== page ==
DMCA Safe Harbor: Part One

There are few laws that affect bloggers more directly than the Digital Millennium Copyright Act (PDF) safe harbor provisions. Not only do bloggers use it to secure removal of their works when copied without permission, but many also take advantage of its protections to offer new services to their readers.

But the safe harbor provisions are also one of the least understood laws actively being used. Many do not understand exactly what the DMCA safe harbor protections do and what they protect protect. As such, they do not understand what their rights and obligations are under the law.

So we’re going to take a moment and analyze what the law actually says and how it applies to bloggers, both as content creators and as hosts, and look at how we can best use the law as it is written today.
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The Legal Risks of Blogging

A recent article in ABC News paints a fairly grim picture about the current state of blogging. According to the article, as well as the Media Law Resource Center, there have been 159 civil and criminal court actions taken against bloggers since 2004 with countless others threatened into silence before any kind of action was filed.

Though the number of actions taken are still very small compared to the number of bloggers writing (Technorati was tracking over 70 million blogs at its last report), the threat of legal action is enough to scare many bloggers into changing the way they write, removing content or otherwise altering their site.

The problem is that, even if the image of bloggers being sued is an exaggerated one, the image of bloggers being threatened with such suits is much less so. For every lawsuit that reaches trial, there are dozens that are settled and for every one that is settled there are likely hundreds that are threatened, but never filed.

This has helped to create a climate of fear, one that bloggers need to be prepared for.
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UK companies aren’t clear on new “fake blogging” laws

British companies which pretend to blog as ordinary members of the public, or post multiple positive reviews as if from consumers, are now breaking UK law, yet many don’t know anything about the new legislation, according to Brands2Life.

Its director, Gareth Thomas, said that, “Most people don’t know about this law,” adding, “there is a misconception that these devices are clever, but they can backfire.”

The new Consumer Protection from Unfair Trading Regulations legislation came into effect at the end of May 2008.

Drew Benvie, director at Hotwire, said, “This law change affects everyone in PR. If customers have any presence online, it’s definitely their business to know about it.”

(Via PR Week)

Legal Issues with Choosing a Host

Finding a new host is never easy.

First, one has to choose the kind of hosting and the plan that they need, something that is almost impossible with a new site. Second, they have to find a quality host at a reasonable price, which is also difficult because nearly all hosts have at least some negative reviews and some devout fans.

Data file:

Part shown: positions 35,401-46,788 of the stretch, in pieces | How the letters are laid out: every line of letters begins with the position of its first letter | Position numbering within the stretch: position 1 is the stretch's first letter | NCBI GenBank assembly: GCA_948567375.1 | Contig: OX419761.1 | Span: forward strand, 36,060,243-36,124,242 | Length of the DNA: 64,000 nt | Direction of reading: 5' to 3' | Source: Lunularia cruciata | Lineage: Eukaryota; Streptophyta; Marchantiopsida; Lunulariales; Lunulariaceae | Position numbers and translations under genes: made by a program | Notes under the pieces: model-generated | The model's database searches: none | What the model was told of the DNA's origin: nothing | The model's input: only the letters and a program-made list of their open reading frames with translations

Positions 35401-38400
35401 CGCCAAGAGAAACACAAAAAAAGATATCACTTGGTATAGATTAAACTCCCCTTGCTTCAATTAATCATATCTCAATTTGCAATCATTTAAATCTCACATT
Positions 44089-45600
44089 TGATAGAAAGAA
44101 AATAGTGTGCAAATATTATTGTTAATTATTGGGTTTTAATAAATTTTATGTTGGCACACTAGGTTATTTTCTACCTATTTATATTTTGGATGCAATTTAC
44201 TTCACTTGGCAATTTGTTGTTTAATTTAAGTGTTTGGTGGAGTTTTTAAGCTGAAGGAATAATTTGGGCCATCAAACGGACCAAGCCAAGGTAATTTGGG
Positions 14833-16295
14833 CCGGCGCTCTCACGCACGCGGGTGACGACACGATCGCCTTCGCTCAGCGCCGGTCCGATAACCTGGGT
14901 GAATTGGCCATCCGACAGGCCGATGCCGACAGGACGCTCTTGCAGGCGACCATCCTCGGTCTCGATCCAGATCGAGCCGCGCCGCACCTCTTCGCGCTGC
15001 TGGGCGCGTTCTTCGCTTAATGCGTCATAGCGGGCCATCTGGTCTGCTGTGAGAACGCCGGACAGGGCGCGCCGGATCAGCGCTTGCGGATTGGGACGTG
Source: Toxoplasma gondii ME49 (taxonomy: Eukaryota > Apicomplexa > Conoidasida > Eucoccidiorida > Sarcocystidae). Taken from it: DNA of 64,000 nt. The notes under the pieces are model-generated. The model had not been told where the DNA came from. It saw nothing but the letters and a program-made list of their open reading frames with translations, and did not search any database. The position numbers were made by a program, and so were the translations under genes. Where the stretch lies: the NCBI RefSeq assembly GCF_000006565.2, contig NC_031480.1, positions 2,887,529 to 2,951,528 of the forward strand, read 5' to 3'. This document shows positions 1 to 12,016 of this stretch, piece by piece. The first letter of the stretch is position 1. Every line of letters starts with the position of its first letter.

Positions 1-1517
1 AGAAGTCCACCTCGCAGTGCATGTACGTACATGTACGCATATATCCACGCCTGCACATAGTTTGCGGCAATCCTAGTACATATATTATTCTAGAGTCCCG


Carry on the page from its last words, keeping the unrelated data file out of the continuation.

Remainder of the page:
However, one area that often gets overlooked when picking a new host is the legal side of the relationship. Hosts and their clients have a complicated and somewhat delicate legal arrangement between and now two companies approach it exactly the same way.

Though no one enjoys reading the lengthy agreements we have to sign, there is actually some very important information in there, including the following items.

Country of Origin

One of the first things to look at when considering a host is the country it is located in as it determines the laws that it operates under.

Typically speaking, it is best to locate a host that is within your own country as the laws will be more familiar to you, they will be able to provide support in your native language and they will be the easiest to get in contact with.

If that is not practical (IE: There are no acceptable hosts within your country or most of your audience is oversears), selecting a host within the U.S. or EU are good choices as the legal climate there has been stable for a few years now and the rules are fairly standard.

However, more important than the actual country is being sure that you understand what you are getting into and that involves reading through the terms of service and acceptable use policies to be sure that nothing you are going to do will run afoul of their guidelines and result in your site being taken offline against your will.

Things to Look For

When you are going through these terms, be sure to look up these following items:

  1. Billing: Billing is one of the most common issues people have with their host. It is important to understand how much will you be charged? When will you be charged it? Is there a setup fee? How will you pay it? Is it automatic or invoiced? Understanding these issues will go a long to ensuring a good relationship with a host.
  2. Server Restrictions: In addition to understanding how much space and bandwidth you get, make a note of other restrictions on server use. For example, most shared hosts do not allow “always running” scripts such as chatrooms. Take special note for under what conditions your host can suspend your account, very useful for when you are experiencing a Digg or similar traffic rush.
  3. Content Restrictions: I typically try to avoid hosts that do not allow adult material. Though I have no intention of publishing pornography on any of my sites, the definition of adult content is subjective, even within the courtroom, and some articles I’ve written could be mistaken for pornography at first glance. Typically, it is best to have as few content restrictions as legally possible.
  4. Copyright/Trademark: Though laws such as the DMCA and the EDEC have largely standardized copyright enforcement by hosts, many still have their own policies and it is best to understand what they are and how they might impact you. Take special note of counter-notice procedures.
  5. How Responsibilities: Different hosts and even different accounts on the same host often have disparate responsibilities. Understand what your host is required to support, referring to how “managed” or “unmanaged” your service is. Also, see if there is an uptime guarantee and what happens if it is not met. Also, some hosts offer a guarantee for hardware swap-out times, see if the one you are considering does as well and what the penalty is for them not meeting the advertised time frame.
  6. Cancellation: At some point you will probably want to leave. How do you cancel your account? How much notice do you have to give? What happens if you cancel before your contract is up? Every host is different and many make it artificially hard to cancel. It is best to look at this closely before signing up.

Though it looks like a great deal of information to obtain, it should only take a few minutes to get it. Considering the amount of time it takes to find an acceptable host and the amount of headaches such research can save, it makes sense to take a few extra moments and do the research.

Taking a Pass

Most of the time, the information gleaned is just for one’s own knowledge. However, I’ve encountered many situations where one host’s terms of service make me take a pass on them in favor of someone else.